From June 10-13, the Ladies French Open will once again take place at Arras GC in the Pas de Calais region of Northern France where the newly wed Lynnette Brooky will be aiming for a hat trick of titles following her victories in 2002 and 2003.
And rounding out the busiest month of the season, the Tour will head back to Kennemer G&CC in Zandvoort from June 25-27 for the return of the Ladies Dutch Open after a two year break, which will be sponsored by the Dutch national airline KLM.
From July 9-11, after a break of some eight years, there will be a return of the Ladies English Open, last played in 1996 when Laura Davies won at the Oxfordshire GC. The prize fund is set at £125,000 and the venue will be announced in the near future.
The pinnacle of the season begins with two of the biggest events on the women’s world golf calendar with the Evian Masters from July 21-24 where American Juli Inkster will defend her title at the Evian Masters GC, high above the banks of Lake Geneva. The Evian Masters also boasts a prize fund increase of some $400,000 and now stands at $2.5million.
The following week and for the second time in four years, the Old Course at Sunningdale GC hosts the final major championship of the year, the Weetabix Women’s British Open where World number one Sörenstam will defend her title against the very best in women’s world golf, who will be hoping to snare their share of the £1.05million prize fund.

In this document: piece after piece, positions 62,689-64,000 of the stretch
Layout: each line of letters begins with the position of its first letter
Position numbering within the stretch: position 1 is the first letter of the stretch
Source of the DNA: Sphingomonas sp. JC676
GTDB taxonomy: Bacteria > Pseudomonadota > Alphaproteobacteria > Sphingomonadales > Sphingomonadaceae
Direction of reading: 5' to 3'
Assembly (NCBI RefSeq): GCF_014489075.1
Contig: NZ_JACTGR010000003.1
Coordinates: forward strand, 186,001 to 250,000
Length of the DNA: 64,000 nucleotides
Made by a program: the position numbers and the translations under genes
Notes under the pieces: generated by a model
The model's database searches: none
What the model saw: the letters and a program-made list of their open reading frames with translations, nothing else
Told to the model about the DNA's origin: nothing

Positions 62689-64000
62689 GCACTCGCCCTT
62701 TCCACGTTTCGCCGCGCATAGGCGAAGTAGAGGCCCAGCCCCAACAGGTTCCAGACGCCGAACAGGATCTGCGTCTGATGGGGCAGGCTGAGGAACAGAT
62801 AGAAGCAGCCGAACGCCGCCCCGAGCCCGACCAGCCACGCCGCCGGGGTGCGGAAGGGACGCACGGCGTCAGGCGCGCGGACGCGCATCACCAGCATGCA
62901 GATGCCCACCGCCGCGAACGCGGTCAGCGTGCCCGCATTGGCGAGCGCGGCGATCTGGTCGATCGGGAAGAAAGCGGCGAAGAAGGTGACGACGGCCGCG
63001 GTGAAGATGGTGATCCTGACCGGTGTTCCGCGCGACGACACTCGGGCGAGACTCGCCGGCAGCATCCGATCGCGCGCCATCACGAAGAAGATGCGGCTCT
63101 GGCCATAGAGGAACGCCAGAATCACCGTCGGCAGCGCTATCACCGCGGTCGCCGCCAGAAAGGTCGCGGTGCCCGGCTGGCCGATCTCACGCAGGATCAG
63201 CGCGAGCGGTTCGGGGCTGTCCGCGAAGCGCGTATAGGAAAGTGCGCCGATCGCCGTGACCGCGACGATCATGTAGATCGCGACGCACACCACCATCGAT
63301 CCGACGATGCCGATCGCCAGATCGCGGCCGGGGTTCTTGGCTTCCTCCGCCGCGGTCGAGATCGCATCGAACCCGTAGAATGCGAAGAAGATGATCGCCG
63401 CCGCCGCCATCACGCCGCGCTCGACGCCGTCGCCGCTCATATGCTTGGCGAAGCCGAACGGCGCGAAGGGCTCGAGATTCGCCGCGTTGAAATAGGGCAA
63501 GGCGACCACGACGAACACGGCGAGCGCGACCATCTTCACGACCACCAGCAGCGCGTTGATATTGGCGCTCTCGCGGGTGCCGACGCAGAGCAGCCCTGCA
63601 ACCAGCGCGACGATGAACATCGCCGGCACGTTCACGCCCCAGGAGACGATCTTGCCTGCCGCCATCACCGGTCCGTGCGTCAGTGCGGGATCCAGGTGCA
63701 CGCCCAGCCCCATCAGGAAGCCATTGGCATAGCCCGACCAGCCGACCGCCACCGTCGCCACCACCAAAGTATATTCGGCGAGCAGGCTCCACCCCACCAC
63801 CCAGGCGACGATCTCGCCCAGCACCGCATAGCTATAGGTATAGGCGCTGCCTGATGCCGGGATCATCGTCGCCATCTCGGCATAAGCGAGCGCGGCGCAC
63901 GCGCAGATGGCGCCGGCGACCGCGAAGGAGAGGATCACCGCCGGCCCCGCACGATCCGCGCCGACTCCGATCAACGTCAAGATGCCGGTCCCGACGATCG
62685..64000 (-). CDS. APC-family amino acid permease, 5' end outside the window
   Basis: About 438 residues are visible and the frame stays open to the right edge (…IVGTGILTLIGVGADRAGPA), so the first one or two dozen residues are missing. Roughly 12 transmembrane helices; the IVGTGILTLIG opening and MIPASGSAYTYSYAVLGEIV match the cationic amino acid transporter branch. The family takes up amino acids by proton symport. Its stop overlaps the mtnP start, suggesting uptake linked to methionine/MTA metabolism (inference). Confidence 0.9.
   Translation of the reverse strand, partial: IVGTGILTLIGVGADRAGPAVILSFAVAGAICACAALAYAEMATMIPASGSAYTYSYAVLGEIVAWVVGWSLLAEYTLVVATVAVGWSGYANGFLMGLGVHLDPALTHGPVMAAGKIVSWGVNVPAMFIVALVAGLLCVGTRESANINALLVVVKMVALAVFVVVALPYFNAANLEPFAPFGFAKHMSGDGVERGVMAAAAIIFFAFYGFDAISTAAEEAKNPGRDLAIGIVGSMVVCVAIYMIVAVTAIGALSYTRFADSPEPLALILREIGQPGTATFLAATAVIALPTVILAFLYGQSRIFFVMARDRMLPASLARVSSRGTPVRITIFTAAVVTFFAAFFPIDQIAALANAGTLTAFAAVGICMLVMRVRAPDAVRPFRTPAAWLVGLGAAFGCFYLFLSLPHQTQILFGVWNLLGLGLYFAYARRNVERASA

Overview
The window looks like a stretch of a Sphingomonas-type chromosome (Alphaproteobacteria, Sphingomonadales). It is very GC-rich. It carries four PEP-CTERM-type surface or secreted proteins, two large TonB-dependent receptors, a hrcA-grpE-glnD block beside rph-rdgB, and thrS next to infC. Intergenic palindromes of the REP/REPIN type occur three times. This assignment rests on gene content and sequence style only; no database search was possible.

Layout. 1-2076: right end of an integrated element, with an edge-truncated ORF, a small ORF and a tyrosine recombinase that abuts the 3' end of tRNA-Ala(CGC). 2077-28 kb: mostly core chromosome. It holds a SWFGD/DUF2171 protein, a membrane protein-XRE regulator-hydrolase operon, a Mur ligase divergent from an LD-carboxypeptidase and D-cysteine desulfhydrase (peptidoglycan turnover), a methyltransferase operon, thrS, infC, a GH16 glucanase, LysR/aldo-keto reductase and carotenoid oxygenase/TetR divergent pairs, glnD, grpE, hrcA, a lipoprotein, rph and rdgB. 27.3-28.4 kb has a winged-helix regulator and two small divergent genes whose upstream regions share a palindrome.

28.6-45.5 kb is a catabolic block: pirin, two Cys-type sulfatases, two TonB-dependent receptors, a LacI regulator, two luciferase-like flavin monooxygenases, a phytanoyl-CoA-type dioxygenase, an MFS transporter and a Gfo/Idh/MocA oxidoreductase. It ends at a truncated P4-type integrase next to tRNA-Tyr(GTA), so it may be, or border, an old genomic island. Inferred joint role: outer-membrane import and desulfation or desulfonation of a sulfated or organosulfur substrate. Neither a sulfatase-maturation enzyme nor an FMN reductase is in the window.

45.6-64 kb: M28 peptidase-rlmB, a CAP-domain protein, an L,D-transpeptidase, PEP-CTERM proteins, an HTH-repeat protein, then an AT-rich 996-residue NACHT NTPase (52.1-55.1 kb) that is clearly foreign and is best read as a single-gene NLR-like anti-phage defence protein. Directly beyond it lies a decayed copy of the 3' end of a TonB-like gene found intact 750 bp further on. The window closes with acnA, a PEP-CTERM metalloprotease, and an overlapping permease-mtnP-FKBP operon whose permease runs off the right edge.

The £325,000 HP Open takes place this year from August 5-8 at Ullna GC in Stockholm where Sophie Gustafson will hope to retain her national title from a top class field before the Tour heads over to Royal Porthcawl GC from August 12-15 for the fourth straight year for the annual examination of links golf in the Wales “Golf as it should be” Ladies Open.
And making a comeback after eight years away from the schedule, Denmark will host a €200,000 event from September 9 – 12. The venue and tournament title will be announced in due course.
Finally, the traditional closing event of the season will once again take place in the southwestern corner of France with the Biarritz Ladies Classic, won last season by Sweden’s Marlene Hedblom, her maiden victory.
However, with regret there is no event scheduled for Ireland, who as a nation has shown unbroken support for the Tour since 1993. Unfortunately, Fáilte Ireland has been unable to commit to funding the Ladies Irish Open in 2004 and so far the Tour has been unable to source the necessary sponsorship to include it on the schedule.
“Whilst obviously disappointed that an event looks unlikely in either Southern or Northern Ireland this year, we are delighted that despite this, our tournament schedule shows progress,” added Randell
“It remains our intention to be competing in each of the countries in Great Britain and Ireland and we are extremely optimistic that we will be able to resurrect our tournaments in Ireland and confirm an event in Scotland in the near future.”